Viking Night: Reality Bites
By Bruce Hall
February 3, 2015
When a director casts himself in a movie, you learn a thing or two about him. In the case of Woody Allen, I usually take it to mean he’s really into younger women. Much younger women. In the case of Reality Bites, I take it to mean that Ben Stiller is a guy who’s really aware of himself. In this, his directorial debut, he casts himself alongside one-time squeeze Janeane Garofalo and as a suitor to the inimitably adorable Winona Ryder. I consider this a wise move. If I were allowed to direct a movie, I too would immediately cast an ex-girlfriend and then make her watch me make out with Winona Ryder. But this is because I have a tendency to become drunk with power whenever I have it. Stiller, as I have suggested, is a smarter man than I am.
Reality Bites is based on an original story by (then) first time screenwriter Helen Childress, which is in turn based (to some degree) on her own life events. Because of this, and the year in which it was released, this makes the film for many a spiritual successor to St Elmo’s Fire. Every decade seems to require its own artistic interpretation of the same things, and apparently growing up in your 20s is no exception. Both movies became minor cultural and generational touchstones; the big difference being that Reality Bites is famous for being kind of entertaining, and St. Elmo’s Fire is only famous because of who’s IN it.
That said, if you’re a fan of the coming-of-age genre, or are into acting like you’re the only person on earth with problems, Reality Bites should feel like familiar turf. Winona Ryder is Lelaina, an idealistic valedictorian who hopes to one day change the world through the power of documentary filmmaking. Ethan Hawke is Troy Dyer, a prototypical Gen-X slacker (or what today would be called a “hipster douche”) whose ample intelligence is more than offset by a complete and utter lack of ambition. Janeane Garofalo is Vickie Miner, Lelaina’s best friend and Troy’s consistent runner up in the How to Get Ahead in Life Without Trying sweepstakes. And then there’s Sammy (Steve Zahn), whose defining character trait is pretty obvious, but I won’t ruin it for you here.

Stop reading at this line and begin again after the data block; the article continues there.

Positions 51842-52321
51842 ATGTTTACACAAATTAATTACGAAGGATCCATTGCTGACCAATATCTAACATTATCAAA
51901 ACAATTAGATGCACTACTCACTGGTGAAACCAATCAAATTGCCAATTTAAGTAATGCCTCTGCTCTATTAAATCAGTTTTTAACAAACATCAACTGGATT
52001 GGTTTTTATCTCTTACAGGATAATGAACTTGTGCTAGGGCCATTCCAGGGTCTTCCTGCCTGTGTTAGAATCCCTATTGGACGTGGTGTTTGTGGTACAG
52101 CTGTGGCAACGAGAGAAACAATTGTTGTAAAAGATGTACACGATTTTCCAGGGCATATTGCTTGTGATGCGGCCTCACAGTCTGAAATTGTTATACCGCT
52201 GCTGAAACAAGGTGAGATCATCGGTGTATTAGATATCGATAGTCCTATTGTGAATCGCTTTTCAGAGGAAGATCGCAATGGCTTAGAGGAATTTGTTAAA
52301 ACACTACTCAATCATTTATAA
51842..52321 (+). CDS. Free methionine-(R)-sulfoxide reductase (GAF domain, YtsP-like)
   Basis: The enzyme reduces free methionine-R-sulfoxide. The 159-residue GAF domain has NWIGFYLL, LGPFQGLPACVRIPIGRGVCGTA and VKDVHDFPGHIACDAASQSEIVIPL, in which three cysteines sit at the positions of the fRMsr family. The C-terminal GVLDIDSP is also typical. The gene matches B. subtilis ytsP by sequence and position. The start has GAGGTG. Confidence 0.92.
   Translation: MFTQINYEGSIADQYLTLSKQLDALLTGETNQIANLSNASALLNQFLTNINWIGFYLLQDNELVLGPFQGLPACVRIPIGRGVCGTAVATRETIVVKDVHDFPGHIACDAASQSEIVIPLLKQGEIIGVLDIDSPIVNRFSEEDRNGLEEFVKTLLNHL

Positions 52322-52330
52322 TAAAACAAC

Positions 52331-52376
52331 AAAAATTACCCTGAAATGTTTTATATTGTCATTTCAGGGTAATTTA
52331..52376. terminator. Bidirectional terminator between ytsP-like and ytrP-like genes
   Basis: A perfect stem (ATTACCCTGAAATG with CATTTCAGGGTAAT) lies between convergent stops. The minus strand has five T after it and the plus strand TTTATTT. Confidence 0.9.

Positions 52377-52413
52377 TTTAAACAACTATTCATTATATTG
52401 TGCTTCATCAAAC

Having been friends all through college, the four end up more or less living together in the house Lelaina and Vickie rent in semi-suburban Houston. Troy is a chronically unemployed musician who thinks the world should throw him a parade for having above average intelligence. Vickie deals with problems by sleeping with as many men as she possibly can and keeping a detailed, kaleidoscopic bang-diary of her conquests. Winona toils away as a production assistant on an insipid morning show, her obvious talent going unappreciated by her cynical, demanding boss. And Sammy kind of hangs around on the periphery of the story, being really friendly and looking really out of place. Lelaina more or less supports the tribe while everyone else spends their free time getting high and drinking the kind of beer you can only afford when someone in the house has a job on TV.